In a town dominated by refineries and chemical plants, being a volunteer firefighter was a responsibility he and the other men took seriously, which is how he found himself hurrying to the wharf that day. The Grandcamp was one of three ships docked at the pier that morning. It had arrived five days earlier to begin loading the ammonium nitrate, which the Port of Houston had refused to handle out of safety concerns. The fertilizer was on its way to Europe to replenish war-ravaged farmland. Though ammonium nitrate was a major component of World War II munitions, the fertilizer carried no warnings, and so the loading proceeded without question — a move some would later attribute to the city’s push to become a major seaport.
By the time Marion Donnis and the other firefighters arrived, the fire was out of control, the intense heat turning water from their hose to vapor. Yet there remained little concern about the situation onboard the Grandcamp or the nearby High Flyer, with its own load of ammonium nitrate, and the crowd of onlookers continued to grow, oblivious to the danger they were in. Fires were fairly common on the wharf, and no one saw this one as any different.
At 9:12 a.m., flames shot from the Grandcamp’s open hatch and a deafening blast — the one that rattled the windows at my school — blew the ship to pieces, sending a cloud of dense black smoke thousands of feet into the air and scattering the ship’s remains across the city. The 2-ton anchor landed more than a mile away. Two small planes were knocked out of the sky, and a 15-foot wave carried a barge 100 feet inland, bringing it to rest on the smoldering wreckage of a fire truck, then sweeping many of the dead and injured into the turning basin as the water retreated.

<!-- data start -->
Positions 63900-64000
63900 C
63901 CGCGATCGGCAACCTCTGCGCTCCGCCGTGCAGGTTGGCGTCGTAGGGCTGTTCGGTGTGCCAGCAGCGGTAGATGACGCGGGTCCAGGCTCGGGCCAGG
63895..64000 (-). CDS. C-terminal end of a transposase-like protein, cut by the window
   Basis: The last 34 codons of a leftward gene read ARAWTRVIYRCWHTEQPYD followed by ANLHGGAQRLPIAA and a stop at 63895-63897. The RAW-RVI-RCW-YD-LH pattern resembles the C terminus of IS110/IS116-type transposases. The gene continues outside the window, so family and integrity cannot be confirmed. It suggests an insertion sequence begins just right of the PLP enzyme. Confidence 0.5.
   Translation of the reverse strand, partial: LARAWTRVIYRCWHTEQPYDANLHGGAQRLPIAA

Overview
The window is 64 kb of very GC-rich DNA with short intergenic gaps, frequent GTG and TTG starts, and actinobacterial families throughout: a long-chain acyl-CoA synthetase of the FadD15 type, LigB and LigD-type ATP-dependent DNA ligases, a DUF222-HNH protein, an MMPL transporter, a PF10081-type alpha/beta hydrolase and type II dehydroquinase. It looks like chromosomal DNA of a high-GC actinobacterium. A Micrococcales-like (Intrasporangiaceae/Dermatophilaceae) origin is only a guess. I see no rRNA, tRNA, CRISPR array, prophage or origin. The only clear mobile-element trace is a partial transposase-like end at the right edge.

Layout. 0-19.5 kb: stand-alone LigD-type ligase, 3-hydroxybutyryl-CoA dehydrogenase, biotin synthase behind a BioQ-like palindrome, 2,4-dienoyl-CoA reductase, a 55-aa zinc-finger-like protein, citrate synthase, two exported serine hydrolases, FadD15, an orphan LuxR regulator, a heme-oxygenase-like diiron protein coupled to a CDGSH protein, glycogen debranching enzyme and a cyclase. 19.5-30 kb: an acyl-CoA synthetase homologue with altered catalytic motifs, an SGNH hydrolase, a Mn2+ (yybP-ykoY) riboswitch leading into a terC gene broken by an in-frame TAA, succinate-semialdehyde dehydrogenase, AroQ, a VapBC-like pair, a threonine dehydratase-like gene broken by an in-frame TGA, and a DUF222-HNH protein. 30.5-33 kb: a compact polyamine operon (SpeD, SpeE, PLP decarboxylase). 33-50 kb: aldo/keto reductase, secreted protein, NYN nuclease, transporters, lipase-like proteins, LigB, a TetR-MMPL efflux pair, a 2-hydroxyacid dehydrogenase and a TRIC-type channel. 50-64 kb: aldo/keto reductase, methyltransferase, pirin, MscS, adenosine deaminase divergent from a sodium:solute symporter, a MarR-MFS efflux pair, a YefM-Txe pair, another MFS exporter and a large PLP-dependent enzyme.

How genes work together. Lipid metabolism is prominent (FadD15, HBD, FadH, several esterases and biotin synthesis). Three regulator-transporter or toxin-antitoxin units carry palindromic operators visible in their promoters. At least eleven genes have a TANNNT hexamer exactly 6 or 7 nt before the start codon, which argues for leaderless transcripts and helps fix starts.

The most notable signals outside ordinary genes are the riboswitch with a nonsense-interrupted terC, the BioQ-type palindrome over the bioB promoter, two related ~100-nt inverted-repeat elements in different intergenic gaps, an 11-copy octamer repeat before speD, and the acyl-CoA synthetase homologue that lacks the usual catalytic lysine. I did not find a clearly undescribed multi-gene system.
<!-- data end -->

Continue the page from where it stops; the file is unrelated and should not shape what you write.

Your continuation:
Flying shrapnel killed and injured hundreds, puncturing pipes and storage tanks at the nearby refineries and chemical plants, the sparks and debris setting off still more fires and explosions across town. Sixteen hours later, the High Flyer blew up in what some described as the conflagration’s most powerful blast of all.
By the time the fires burned themselves out a week later, the entire wharf area and the city’s refineries and chemical plants were in ruins. A third of the town’s 1,510 houses were condemned, leaving 2,000 people homeless. Some estimates put the property damage at almost $100 million — more than $1 billion in today’s dollars — and even that figure was considered low, given the 1.5 million barrels of petroleum products that went up in flames.
The official Red Cross death toll was 576, including 63 unidentified bodies. Another 113 were listed as missing, their remains never recovered, Marion Donnis and the rest of the volunteer firefighters among them. The injured numbered more than 3,000.